Growing Old Gracefully
The simple things...
Whatever happened to the idea of growing old gracefully? Why do we fight against the inevitable? What do we have to gain, except perhaps an ulcer? We stress and fuss about staying young, looking like we did at twenty, hiding all the gray hair, and taking whatever pills necessary to mask our aches and pains. Where, in all of this, do we actually enjoy the present, or appreciate life as it is?
I, for one, want to grow old gracefully, which means I will grow old! There, I’ve said it...I’m going to get old. I’m already halfway there! What an achievement really, don’t you think? I’ve survived many of life’s twists and turns and learned some wisdom along the way. I’ve got the gray hair to prove it.
This does not mean that I want to neglect my responsibility to try to live in such a way that growing old will be a more pleasant experience. I breathe so my body has the oxygen it needs to function properly. I try to eat the right foods that will keep me as healthy as possible. I get as much exercise as I am able. And, I use my mind in as many ways as possible to keep it from slipping away into senility. At least I hope the last part is true!
I hear from a lot of people who are working too much, that they have no time for their spouse, children, grandchildren, personal interests, or their health. They long for the day when they can retire so they will have time to do all these things. Why wait? None of us can guarantee that we’ll even make it to retirement (and in all likelihood, if we continue the way we are, we won’t.) What is the point in missing out on all these things now when we don’t even know if we’ll ever get the chance to do any of it later. We won’t actually—the moments with our family, going on that trip, spending time with friends, pursuing a hobby—these moments, the ones today, we’ll never get a chance to live again.
Have you ever stopped to think that all our frenzied activity while we’re younger is focused on getting old--either preparing for retirement (saving, planning, investing, etc.), or avoiding the idea of getting old (anti-aging products, plastic surgery, excessive exercise, etc.) Yes, we need to be wise in the way we plan for our future and we need to take care of ourselves, but if that is our only focus we truly do miss out on the life we’ve been given now.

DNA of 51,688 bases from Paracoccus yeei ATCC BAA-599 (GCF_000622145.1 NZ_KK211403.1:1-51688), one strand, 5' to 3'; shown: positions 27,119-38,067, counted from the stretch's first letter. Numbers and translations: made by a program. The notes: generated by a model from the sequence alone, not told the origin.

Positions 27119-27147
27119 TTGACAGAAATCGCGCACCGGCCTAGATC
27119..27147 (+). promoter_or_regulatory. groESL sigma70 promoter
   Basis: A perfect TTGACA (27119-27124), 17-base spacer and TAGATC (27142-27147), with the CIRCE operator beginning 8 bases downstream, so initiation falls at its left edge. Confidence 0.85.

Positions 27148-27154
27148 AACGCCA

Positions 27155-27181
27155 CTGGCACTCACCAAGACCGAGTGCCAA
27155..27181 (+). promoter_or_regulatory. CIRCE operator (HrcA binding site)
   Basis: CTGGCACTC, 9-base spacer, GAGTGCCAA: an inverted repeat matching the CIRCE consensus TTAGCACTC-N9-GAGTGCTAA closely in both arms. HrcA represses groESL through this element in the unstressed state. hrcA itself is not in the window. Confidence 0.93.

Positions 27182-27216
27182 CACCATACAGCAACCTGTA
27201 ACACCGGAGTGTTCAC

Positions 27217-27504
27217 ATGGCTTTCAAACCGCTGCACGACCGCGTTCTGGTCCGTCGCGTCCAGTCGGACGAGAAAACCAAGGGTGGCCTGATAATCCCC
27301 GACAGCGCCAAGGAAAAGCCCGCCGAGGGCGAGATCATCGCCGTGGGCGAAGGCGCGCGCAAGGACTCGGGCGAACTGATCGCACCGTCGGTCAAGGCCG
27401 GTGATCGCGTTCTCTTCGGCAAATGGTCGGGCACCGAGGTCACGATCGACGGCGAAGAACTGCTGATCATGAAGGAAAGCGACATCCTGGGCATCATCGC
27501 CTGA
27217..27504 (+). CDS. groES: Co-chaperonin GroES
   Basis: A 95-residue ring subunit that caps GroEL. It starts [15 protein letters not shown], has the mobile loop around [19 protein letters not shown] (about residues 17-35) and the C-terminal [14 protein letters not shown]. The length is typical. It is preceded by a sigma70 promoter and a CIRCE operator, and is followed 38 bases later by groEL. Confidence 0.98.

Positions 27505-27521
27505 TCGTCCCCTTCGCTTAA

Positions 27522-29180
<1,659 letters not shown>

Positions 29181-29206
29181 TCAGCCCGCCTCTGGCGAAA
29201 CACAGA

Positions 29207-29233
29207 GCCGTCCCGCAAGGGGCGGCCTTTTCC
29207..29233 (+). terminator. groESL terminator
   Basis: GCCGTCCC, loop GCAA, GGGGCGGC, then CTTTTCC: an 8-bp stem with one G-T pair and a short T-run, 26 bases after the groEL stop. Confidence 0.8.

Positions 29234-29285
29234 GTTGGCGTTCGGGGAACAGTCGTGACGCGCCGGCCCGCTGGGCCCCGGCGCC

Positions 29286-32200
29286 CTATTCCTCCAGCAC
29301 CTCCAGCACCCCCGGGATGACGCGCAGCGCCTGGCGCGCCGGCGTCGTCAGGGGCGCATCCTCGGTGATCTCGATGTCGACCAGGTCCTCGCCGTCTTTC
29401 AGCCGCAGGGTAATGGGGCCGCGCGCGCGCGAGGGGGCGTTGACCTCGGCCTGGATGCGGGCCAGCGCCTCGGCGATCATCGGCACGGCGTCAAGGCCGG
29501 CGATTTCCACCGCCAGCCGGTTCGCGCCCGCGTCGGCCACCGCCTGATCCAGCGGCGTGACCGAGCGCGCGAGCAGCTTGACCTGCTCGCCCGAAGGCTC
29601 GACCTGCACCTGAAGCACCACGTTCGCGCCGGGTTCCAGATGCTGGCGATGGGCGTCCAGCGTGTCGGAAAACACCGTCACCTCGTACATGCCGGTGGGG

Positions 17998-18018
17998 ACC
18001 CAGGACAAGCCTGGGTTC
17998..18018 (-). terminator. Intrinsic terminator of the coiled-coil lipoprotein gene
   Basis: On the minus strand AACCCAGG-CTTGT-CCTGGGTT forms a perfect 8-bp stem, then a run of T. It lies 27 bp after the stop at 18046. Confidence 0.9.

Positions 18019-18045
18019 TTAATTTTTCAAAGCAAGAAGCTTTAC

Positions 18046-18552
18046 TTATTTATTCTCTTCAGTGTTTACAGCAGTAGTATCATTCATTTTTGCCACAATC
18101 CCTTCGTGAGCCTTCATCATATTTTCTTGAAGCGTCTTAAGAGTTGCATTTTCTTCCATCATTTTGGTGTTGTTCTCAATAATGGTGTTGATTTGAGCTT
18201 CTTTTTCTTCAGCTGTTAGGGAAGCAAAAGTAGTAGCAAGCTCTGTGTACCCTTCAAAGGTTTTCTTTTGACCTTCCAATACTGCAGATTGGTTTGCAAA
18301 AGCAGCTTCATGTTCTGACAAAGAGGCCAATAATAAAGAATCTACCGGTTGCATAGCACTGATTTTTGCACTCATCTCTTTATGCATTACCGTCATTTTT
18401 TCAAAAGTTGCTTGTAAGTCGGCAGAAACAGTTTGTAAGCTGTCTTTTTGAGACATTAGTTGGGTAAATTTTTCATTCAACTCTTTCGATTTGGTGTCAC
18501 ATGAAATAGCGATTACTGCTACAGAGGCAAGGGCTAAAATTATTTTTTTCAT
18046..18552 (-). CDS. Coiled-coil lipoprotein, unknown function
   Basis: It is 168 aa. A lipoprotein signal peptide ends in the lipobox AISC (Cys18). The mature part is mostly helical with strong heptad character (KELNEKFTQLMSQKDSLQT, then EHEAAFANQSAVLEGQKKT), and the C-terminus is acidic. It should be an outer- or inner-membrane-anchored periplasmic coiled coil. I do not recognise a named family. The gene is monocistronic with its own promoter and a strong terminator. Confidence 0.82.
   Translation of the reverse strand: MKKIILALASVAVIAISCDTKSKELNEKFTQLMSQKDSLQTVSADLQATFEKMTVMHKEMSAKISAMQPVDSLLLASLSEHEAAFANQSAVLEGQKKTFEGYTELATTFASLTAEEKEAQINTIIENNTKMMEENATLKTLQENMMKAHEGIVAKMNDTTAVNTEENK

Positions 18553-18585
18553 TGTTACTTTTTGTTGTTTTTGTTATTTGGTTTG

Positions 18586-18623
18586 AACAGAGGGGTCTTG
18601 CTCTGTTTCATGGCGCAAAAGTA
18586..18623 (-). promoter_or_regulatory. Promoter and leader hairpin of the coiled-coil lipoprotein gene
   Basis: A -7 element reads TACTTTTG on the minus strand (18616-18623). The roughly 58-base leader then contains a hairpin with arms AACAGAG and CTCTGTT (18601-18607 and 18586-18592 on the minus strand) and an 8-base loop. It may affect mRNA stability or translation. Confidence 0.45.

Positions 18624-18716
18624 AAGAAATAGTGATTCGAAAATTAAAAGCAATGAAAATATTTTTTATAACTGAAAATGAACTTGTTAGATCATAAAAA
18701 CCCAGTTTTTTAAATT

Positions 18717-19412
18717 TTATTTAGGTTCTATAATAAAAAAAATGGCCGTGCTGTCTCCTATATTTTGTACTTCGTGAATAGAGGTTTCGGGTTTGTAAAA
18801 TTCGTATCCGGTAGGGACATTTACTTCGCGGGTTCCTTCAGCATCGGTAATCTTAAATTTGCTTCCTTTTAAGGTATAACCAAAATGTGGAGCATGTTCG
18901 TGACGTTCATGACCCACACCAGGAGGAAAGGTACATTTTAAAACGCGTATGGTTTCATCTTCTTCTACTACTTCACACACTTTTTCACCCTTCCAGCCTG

I believe growing old gracefully is taking time to smell the roses. Take time to appreciate the air you breathe--breathe in deeply and exhale all the toxins of the day’s stress. Take a walk in the park and talk to the ducks--you might look crazy but the ducks will thank you! Go for coffee with a friend and actually take the time to listen--you’ll hear their heart-words and it will make a difference. Spend extra time with your spouse and find ways to make them laugh--that secret moment will be a wonderful memory shared by only the two of you. In and of themselves, these things don’t take a lot of time. It is up to us to choose how we want to make our life worthwhile.
I want to look back on my life and know that people have had a better experience in life because of me. Am I the kind of person that people want to forget, or are happy to remember? Am I making the choices now that will make me a pleasant person when I get old, or will I end up being miserable? The choices we make now will make a difference when we get old. So, what are those choices? If our focus is only financial, we may end up rich and lonely. If our focus is only our body, we will be sadly disgruntled when arthritis sets in and walking gets difficult. If we focus on our attitude, we will be able to grow old gracefully and have a great time doing it! Did I say that perhaps the most important thing to foster is a sense of humor? Well, it is...laughter does good, like a medicine. We need to learn how to laugh at ourselves, at life, and not let getting old get us down.